Electric panel resistive element water heating

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Re: Electric panel resistive element water heating

Postby 34by151 » Sat Jun 10, 2017 11:57 am

The tank is a Rheem Stellar Electric Stainless Steel 315L, dual element and we have 4 people using it daily

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Re: Electric panel resistive element water heating

Postby huntercg » Sat Jun 10, 2017 12:46 pm

I am also in South East QLD also and have a high hot water requirement with 2-3 adults in the house along with 3 kids. I like the idea of solar hot water but have been quoted $3-4k for a new evacuated tube system. I looked into the evac tube systems you retrofit to existing electric tanks and from my research an 18 tube system was equivalent to 1.5kw of panels (let me know if this is not correct). The kit costs ~$1600 + freight so I then looked at the techluck and sunflux units. The Techluck is $400 and I acquired the 2nd hand panels for $200. With BOS for the panels, mounting box, breakers etc this system on an existing hot water system will come to `$800 of gear (even if you didn't have an electric hot water system you could pick a 2nd hand one off gumtree for $100). I know I have not included installation by a sparky but from my estimates I could have 2 solar panel systems which should provide with with ample hot water even in winter for a lot less then a brand new evac tube/ plate collector system. I know I have compared a new system to a retrofitted system with 2nd hand panels but their would be quite a few people considering solar in a similar position to me.
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Re: Electric panel resistive element water heating

Postby huntercg » Sat Jun 10, 2017 12:47 pm

34by151 wrote:both the solar panel rails and the hater tank body are connected to earth.
The element is fed by the DC and is isolated from the tank body
The mechanical thermostat has been removed and replaced by a Resol controller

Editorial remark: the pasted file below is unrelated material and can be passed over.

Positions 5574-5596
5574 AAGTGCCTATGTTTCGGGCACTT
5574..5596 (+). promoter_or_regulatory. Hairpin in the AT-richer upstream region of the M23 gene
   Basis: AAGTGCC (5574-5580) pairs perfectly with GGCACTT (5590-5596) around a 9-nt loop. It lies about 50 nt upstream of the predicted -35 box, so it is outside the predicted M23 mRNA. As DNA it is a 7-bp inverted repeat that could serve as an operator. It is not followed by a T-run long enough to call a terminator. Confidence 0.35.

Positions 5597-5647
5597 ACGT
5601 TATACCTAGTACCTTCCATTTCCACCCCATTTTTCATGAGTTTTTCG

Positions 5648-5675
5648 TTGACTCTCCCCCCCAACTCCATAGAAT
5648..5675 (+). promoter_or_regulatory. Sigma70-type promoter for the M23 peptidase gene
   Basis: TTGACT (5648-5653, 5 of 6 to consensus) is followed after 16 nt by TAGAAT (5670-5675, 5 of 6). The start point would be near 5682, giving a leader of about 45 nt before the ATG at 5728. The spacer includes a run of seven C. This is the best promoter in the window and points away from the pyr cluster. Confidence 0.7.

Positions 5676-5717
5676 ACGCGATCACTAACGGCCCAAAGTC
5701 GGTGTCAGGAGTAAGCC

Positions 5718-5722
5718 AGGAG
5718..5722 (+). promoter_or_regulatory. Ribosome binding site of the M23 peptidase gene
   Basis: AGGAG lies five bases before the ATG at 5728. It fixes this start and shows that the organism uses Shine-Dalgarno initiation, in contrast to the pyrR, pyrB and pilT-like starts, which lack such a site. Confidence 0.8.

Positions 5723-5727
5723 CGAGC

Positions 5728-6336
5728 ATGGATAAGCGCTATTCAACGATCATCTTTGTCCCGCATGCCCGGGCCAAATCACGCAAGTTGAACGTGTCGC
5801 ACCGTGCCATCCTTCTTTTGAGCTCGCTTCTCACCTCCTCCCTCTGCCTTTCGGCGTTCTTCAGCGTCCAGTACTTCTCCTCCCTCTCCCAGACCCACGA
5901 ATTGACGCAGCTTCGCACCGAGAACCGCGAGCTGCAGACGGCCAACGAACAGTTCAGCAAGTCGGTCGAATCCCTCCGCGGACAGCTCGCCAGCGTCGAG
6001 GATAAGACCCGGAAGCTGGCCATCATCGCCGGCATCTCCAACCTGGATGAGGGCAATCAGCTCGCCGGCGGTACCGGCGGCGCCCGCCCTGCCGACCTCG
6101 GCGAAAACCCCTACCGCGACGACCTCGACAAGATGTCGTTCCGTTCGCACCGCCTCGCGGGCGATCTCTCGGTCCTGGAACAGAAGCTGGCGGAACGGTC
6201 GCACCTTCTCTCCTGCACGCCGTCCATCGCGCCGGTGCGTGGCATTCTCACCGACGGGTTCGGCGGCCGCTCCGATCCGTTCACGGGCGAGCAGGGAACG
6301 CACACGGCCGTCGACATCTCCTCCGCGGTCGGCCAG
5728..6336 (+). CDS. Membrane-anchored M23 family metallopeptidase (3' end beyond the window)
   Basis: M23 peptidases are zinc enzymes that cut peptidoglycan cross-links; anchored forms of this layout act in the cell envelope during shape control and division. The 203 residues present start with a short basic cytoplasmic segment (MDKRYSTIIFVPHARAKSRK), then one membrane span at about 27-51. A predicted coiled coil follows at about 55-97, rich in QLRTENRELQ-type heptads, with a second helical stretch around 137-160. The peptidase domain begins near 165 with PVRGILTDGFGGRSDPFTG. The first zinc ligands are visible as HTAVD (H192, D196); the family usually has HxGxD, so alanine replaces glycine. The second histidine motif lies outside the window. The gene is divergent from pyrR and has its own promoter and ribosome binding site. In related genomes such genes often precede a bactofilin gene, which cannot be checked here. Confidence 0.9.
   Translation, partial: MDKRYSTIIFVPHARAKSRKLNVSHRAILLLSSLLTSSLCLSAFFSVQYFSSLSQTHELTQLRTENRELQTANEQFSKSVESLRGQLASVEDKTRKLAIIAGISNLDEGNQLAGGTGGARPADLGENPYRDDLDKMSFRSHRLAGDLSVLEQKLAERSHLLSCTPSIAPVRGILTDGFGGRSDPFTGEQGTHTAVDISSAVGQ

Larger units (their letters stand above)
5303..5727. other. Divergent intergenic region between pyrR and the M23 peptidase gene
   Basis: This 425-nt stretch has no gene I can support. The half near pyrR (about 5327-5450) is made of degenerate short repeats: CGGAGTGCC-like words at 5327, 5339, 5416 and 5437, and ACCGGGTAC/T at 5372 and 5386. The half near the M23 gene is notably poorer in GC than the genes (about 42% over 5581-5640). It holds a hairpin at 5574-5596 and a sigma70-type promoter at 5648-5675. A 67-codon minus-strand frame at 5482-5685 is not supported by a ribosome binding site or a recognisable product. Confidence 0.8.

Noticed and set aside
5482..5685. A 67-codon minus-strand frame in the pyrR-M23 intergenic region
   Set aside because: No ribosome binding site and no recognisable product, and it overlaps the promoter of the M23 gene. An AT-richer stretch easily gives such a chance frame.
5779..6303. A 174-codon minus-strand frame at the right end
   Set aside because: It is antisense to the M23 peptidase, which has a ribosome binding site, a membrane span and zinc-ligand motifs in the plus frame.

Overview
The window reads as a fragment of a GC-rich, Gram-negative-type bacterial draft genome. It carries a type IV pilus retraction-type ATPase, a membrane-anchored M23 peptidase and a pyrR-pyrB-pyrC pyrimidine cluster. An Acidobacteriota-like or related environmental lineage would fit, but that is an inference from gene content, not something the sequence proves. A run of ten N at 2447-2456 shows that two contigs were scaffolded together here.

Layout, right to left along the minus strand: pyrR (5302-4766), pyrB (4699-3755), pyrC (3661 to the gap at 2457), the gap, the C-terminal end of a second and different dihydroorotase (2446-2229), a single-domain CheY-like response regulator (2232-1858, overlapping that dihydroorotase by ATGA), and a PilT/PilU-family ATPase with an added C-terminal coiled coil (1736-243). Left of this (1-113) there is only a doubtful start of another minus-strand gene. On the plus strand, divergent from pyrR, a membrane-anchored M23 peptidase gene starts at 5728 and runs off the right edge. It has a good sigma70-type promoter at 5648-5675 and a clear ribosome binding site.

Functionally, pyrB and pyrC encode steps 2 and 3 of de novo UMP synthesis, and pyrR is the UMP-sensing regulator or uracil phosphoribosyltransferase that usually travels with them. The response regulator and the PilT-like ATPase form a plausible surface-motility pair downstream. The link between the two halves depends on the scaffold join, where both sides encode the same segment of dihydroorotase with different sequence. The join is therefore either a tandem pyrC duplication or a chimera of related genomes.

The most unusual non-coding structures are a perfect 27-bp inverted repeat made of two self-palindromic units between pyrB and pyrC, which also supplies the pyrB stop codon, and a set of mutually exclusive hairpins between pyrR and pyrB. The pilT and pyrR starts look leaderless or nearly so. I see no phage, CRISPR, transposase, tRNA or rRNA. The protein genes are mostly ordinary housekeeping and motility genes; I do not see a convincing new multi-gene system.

The solar panels connect to the tech luck controller.
The output goes to the element via a contactor
The contactor is controlled by the Resol controoler

I only use the resol for a thermostat. I dont have a solar tubes in the system or water pump connected to the controller.

For the enclosure i used one like this as I had it lying around the shed.
http://www.ebay.com.au/itm/400-x-400-x- ... ZdQjC8tdcQ

It houses the techluck, contactor, resol controller, 240v light switch and power point.

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34by151


34by151 did you use the Resol controller and contactor because you didn't think the thermostat could handle the DC input?
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Re: Electric panel resistive element water heating

Postby australsolarier » Sat Jun 10, 2017 1:06 pm

the thermostat on a water tank is for ac only. it will burn out or weld together very quickly
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Re: Electric panel resistive element water heating

Postby huntercg » Sat Jun 10, 2017 1:42 pm

australsolarier wrote:the thermostat on a water tank is for ac only. it will burn out or weld together very quickly

From talking to the guys at sharp energy the the Sun flux outputs a modified DC sine wave to protect the standard AC thermostat and element of a standard electric hot water tank. I can only assume that the techluck controller uses a similar methodology. Here is a video on the sun flux from a guy in WA which shows it in action.
https://www.youtube.com/watch?v=Dvib1FxBEvc
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Re: Electric panel resistive element water heating

Postby australsolarier » Sat Jun 10, 2017 1:48 pm

i don't think there is such a thing like "dc sine wave" . the sunflux hacks the dc current into small pulses. so when the thermostat disconnects, it will interrupt arcing like it does ac currents.
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Re: Electric panel resistive element water heating

Postby 34by151 » Sat Jun 10, 2017 1:55 pm

huntercg wrote: 34by151 did you use the Resol controller and contactor because you didn't think the thermostat could handle the DC input?


No the techluck supplies square wave AC to the element so the standard thermostat is fine.

I fitted the resol before the solar+techluck as the plan was to fit evac tubes on the west roof.
In the middle of that we had a broken panel and insurance replace one string. The next result was I had a bunch of panels in the shed. This led to using the techluck which was a lot cheaper considering the parts were basicly free.

If I had planned to go this way Id still have the standard thermostat and no need for the contactors.
As it ends up the having the resol was good thing as I have the RS482 data feeding into my monitoring and control system.

What it has done is remove about 6kwh of load from our daily use.
Im running 5, 230W panels though the techluck.

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